By Cathie Webb, Director, South African Payroll Association
As the Christmas season approaches, some lucky employees will be looking forward to a bonus or a 13th cheque. Frequently, however, people express surprise that their 13th cheque doesn’t translate into double their typical take-home pay. The reason for this is that the double cheque may have placed them into a higher tax bracket, and thus make them liable for a greater tax deduction.
One source of confusion is that people often hear from friends in another company, or even their own company, that they in fact did receive a full double cheque. The reason for this is that some companies factor in the 13th cheque by deducting extra tax each month, so that the December take-home pay is virtually double the normal one. Of course, that means that for the other 11 months, their monthly take-home pay will be less than someone who pays all the extra tax in the month the 13th cheque is paid. Different regimes may also apply within the same company for some reason.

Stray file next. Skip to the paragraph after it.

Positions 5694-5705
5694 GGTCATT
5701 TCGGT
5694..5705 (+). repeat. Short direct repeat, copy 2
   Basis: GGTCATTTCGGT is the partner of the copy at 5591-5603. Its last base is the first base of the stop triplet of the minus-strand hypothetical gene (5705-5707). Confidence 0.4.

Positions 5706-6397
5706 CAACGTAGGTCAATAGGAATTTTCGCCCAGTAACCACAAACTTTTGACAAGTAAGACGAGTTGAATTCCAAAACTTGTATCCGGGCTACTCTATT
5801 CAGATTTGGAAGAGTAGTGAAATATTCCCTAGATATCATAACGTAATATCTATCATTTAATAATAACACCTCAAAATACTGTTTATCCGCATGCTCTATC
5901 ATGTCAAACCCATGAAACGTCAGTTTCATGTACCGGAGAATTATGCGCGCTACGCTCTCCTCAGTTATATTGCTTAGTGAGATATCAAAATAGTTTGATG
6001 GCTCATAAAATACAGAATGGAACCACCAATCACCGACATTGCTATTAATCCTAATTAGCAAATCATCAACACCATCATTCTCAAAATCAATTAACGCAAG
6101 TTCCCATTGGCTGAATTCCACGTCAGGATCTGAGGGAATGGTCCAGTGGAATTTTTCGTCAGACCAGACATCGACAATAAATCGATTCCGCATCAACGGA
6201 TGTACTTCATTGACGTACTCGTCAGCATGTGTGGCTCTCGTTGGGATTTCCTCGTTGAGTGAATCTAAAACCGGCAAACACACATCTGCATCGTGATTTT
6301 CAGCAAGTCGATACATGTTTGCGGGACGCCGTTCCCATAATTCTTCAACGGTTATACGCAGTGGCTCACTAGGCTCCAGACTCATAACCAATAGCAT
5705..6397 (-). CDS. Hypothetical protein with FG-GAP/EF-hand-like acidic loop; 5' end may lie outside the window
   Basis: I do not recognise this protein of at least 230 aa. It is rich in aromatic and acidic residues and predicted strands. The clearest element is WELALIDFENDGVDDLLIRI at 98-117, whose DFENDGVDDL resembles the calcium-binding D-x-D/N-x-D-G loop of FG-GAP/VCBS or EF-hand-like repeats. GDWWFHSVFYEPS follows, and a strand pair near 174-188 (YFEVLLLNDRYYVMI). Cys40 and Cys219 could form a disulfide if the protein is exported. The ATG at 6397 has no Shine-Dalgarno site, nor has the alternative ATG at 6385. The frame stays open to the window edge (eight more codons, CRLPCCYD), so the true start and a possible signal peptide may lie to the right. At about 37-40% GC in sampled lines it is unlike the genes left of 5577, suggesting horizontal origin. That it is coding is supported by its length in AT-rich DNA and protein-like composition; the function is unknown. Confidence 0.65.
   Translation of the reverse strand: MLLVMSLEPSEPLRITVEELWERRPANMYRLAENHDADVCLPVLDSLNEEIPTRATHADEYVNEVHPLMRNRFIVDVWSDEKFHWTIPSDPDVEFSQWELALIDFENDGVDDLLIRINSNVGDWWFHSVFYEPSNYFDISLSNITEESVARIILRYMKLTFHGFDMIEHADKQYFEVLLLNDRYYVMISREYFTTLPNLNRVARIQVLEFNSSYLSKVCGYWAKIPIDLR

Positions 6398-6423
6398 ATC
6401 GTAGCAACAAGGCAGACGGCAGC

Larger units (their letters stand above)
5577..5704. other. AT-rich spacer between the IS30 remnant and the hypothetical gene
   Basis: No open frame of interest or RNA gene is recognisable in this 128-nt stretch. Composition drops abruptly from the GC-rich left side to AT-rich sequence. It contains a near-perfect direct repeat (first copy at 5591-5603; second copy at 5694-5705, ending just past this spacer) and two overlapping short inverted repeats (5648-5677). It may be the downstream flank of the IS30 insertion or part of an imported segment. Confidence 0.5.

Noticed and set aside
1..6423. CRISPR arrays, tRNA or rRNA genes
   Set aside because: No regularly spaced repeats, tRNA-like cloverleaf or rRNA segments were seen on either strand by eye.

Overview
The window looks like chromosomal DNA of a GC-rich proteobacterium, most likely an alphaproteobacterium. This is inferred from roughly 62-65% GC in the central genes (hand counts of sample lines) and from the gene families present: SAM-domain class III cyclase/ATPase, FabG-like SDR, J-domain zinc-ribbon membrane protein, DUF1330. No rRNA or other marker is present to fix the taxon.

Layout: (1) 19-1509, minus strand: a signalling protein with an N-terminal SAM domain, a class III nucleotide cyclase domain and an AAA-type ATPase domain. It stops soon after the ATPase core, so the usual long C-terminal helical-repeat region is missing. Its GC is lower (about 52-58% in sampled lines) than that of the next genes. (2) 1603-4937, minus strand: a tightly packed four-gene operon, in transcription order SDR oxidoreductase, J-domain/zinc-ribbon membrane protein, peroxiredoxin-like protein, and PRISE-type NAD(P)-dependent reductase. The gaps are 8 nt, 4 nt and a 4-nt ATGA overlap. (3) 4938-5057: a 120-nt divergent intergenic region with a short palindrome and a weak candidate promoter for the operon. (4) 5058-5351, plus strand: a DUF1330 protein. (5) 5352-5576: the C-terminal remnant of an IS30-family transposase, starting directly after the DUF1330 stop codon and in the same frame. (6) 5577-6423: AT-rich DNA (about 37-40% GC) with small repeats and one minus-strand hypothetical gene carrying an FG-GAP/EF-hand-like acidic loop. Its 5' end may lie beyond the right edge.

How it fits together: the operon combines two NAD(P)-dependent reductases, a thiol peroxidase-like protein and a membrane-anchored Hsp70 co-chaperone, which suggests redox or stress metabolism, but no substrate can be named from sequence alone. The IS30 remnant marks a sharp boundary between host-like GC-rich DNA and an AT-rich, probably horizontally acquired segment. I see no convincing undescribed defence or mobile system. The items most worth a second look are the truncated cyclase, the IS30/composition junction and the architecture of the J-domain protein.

Although companies tend to follow one approach to handling tax on 13th cheques in order to reduce administrative overheads, some companies are prepared to be flexible in order to suit employees’ wishes. Whatever the case, employees should inform themselves about the policy implemented by their particular company, and how the deductions work.
While a 13th cheque forms part of the total package offered to an individual, a bonus is a variable amount linked to the company’s performance. A bonus is usually awarded only at the discretion of the company. As with a 13th cheque, the bonus might take an individual into a higher tax bracket, resulting in higher than usual deductions in the month it is granted.
It bears mentioning that anyone who gets a 13th cheque in the current economic climate is very lucky indeed. If you are receiving a 13th cheque or a bonus, make sure you understand how it has been calculated, and then take a resolution to spend it wisely as well.